Restorium2

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About Restorium2

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  1. I went to the store and tried to purchase a membership to see if it works. It worked right up until checkout then I got the 'non secure site' warning....... It used to go to paypal and that worked good.
  2. Might as well spread some cheer and good news too! My health has been getting better and better since medical cannabis entered the scene back in '08. My biggest health goal these days is getting into the best shape of my life. 20 years ago I noticed I was gaining 2 pounds a year. Extrapolating that forward in my mind was not a pretty picture. I was at 212 then. So my goal was to not gain any more weight. Mission accomplished! Now I want the heck out the 200# club(below 200 pounds). I've got about 7 pounds to go to get there. Those 7 pounds of fat have been there for 25 years and they are not going away easily! I'm hammering on the exercise and still eating three balanced meals a day. This isn't a diet, it's a gradual life style change. My cannabis specialist doctor helped me with my exercise by telling me about intervals, bursts of extreme exercise in the middle of my workouts. Those have really amped up my calorie burning and muscle building. I knew way before we had a MM law here that cannabis helped my health in several ways. I was spending over $500 a month on my meds. Now I'm self sufficient and help others grow/get their meds. Medical Cannabis has been very rewarding in my life, all through my life, and I'm very grateful for that. I have learned over my life that the most important thing to do today is to make tomorrow brighter. Do something today for your tomorrow self. Something that you can think about when you wake up tomorrow that takes you to a positive place when you wake up in the morning and you will be ready to meet the challenges of the day in a position of strength. Have things around you that represent some won battles. Life is what you make of it!
  3. Looks sketchy. What I do is make pure cannabis oil and put that in a capsule.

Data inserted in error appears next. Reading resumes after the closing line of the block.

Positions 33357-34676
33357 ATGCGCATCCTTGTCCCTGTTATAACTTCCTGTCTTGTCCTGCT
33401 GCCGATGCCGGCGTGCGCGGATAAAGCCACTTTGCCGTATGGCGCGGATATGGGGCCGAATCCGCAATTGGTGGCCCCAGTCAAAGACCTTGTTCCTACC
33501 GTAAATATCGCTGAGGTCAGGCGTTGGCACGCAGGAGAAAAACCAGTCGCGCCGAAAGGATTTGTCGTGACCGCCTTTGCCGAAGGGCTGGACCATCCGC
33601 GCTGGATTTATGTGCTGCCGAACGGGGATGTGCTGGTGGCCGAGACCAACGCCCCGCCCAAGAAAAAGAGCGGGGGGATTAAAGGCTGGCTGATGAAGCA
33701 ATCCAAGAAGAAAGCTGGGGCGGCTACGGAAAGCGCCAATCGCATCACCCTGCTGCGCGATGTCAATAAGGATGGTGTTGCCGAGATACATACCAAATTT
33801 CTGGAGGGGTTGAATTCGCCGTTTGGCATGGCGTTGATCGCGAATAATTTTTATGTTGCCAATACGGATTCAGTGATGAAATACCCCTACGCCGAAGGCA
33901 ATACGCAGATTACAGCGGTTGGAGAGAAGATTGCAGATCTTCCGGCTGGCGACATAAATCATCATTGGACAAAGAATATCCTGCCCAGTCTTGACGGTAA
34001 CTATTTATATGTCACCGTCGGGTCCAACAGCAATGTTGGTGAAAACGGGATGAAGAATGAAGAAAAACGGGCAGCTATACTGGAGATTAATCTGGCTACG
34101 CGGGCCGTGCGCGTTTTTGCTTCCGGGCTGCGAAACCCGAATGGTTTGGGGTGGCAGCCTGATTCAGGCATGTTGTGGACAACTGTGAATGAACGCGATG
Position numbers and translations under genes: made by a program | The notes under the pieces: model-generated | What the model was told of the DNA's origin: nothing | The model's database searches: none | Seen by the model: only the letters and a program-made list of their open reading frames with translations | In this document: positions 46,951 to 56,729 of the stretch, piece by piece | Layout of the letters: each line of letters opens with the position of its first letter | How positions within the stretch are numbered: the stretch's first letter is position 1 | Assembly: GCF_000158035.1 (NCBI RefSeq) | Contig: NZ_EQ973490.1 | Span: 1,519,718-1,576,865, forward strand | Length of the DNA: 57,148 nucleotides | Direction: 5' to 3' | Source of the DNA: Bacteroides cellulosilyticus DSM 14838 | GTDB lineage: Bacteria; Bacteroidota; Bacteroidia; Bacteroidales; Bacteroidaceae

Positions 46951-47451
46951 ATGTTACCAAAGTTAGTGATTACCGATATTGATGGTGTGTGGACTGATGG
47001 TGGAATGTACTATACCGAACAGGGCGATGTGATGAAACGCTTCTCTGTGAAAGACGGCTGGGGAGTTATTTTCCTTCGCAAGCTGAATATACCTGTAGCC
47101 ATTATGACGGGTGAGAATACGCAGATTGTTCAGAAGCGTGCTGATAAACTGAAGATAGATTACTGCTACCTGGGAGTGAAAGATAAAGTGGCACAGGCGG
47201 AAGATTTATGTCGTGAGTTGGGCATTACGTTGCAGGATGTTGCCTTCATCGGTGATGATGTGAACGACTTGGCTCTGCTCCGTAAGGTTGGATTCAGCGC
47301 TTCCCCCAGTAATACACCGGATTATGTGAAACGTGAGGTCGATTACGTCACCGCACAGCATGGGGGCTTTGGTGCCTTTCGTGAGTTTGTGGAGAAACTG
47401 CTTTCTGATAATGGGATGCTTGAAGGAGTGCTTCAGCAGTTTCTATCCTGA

4. That's because of (at no fault of our own) the seed of stigma planted in your brain long ago that marijuana is a bad thing like paint fumes. If you were at a doctor's office, or at a clinic/hospital, getting a breathing treatment, would you feel like a low life huffing paint fumes? When I went to my first cannabis specialist, Dr. Eisenbud, I luckily got to meet and talk with Paul Stanford, one of the foremost caregivers to have entered the scene back in '08. He had this huge turkey bag for his Volcano. That was a priceless experience in learning what works the best. He ran an awesome cannabis clinic. New patients need to get de programmed and re programmed. He helped send me in the right direction. Fine tuned what I already knew and showed me some things about cannabis I only suspected.
  5. What Is ‘Larf’ Cannabis and What Is It Good For? Will Hyde (PicturePartners/iStock) What Is Larf Cannabis? “Larf,” while a fun word to say, is a term some cannabis consumers may not have heard before. It’s a slang word that refers to smaller, immature buds that didn’t quite reach their full potential. Usually these buds are wispy or fluffy little flowers found on the lower branches of cannabis plants. Generally, their immaturity is attributed to lack of light penetration due to living in the shadows of the bigger, topmost flowers (called “colas”), but other environmental factors can cause similar results. RELATED STORY The Stages of Cannabis Plant Growth What Is “Delarfing”? Many growers use practices to minimize larf and allow plants to focus their energy towards producing exceptional flower within the canopy. Delarfing is just that! By pruning, training, and removing any additional vegetation that is not receiving adequate light, you can “delarf” a plant. Think of it like a busser at a restaurant. If you pre-bus, or remove the dishes as they become unnecessary, it makes the final cleanup of the table that much more efficient. In the case of cannabis, the final cleanup is the harvest and trimming of the plant. Preemptively removing these small buds early in the plant’s flowering cycle will make processing the plant that much more productive. RELATED STORY Your Guide to Pruning Cannabis Plants for Maximum Yield What Can You Do With Larf Cannabis? Not everyone delarfs their plants, which is why you will find items like budlets or popcorn nugs/buds (named for their round miniature stature that’s about the size of a popped kernel of popcorn) on dispensary menus. Even though these petite buds can have lower concentrations of cannabinoids and terpenes, they can be used in several ways and make for a great discount buy: Produce cannabis oil used for preparing infused edibles Roll larf into joints or blunts Load a popcorn bud into a bowl whole as a “snap,” a bowl that is just big enough for one person to finish on their own. RELATED STORY How to Pack and Smoke a Bowl of Cannabis Though less desirable than top-shelf flower, these smaller discount buds have plenty of uses. They might be worth giving a try, especially if you’re looking to stretch your dollar a little further at your next dispensary visit.